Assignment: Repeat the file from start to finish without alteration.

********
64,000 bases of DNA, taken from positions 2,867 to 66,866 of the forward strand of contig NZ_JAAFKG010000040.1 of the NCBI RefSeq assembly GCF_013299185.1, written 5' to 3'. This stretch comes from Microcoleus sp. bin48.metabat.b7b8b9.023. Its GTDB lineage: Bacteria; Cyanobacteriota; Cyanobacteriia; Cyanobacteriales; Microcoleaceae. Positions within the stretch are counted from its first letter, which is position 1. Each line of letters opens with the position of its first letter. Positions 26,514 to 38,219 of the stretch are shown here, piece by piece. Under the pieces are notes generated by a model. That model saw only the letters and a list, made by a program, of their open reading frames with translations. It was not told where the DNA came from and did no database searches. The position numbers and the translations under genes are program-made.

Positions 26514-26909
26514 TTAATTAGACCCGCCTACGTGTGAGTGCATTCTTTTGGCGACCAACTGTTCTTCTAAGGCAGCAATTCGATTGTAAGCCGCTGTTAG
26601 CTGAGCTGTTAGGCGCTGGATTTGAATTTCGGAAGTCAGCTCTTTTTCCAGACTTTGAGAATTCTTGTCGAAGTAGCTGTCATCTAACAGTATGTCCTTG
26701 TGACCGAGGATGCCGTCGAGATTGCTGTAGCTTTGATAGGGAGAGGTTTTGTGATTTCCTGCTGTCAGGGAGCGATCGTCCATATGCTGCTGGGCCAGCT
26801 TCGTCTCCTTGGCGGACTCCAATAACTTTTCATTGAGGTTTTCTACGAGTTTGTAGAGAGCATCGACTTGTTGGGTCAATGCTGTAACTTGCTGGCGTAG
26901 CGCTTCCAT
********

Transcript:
64,000 bases of DNA, taken from positions 2,867 to 66,866 of the forward strand of contig NZ_JAAFKG010000040.1 of the NCBI RefSeq assembly GCF_013299185.1, written 5' to 3'. This stretch comes from Microcoleus sp. bin48.metabat.b7b8b9.023. Its GTDB lineage: Bacteria; Cyanobacteriota; Cyanobacteriia; Cyanobacteriales; Microcoleaceae. Positions within the stretch are counted from its first letter, which is position 1. Each line of letters opens with the position of its first letter. Positions 26,514 to 38,219 of the stretch are shown here, piece by piece. Under the pieces are notes generated by a model. That model saw only the letters and a list, made by a program, of their open reading frames with translations. It was not told where the DNA came from and did no database searches. The position numbers and the translations under genes are program-made.

Positions 26514-26909
26514 TTAATTAGACCCGCCTACGTGTGAGTGCATTCTTTTGGCGACCAACTGTTCTTCTAAGGCAGCAATTCGATTGTAAGCCGCTGTTAG
26601 CTGAGCTGTTAGGCGCTGGATTTGAATTTCGGAAGTCAGCTCTTTTTCCAGACTTTGAGAATTCTTGTCGAAGTAGCTGTCATCTAACAGTATGTCCTTG
26701 TGACCGAGGATGCCGTCGAGATTGCTGTAGCTTTGATAGGGAGAGGTTTTGTGATTTCCTGCTGTCAGGGAGCGATCGTCCATATGCTGCTGGGCCAGCT
26801 TCGTCTCCTTGGCGGACTCCAATAACTTTTCATTGAGGTTTTCTACGAGTTTGTAGAGAGCATCGACTTGTTGGGTCAATGCTGTAACTTGCTGGCGTAG
26901 CGCTTCCAT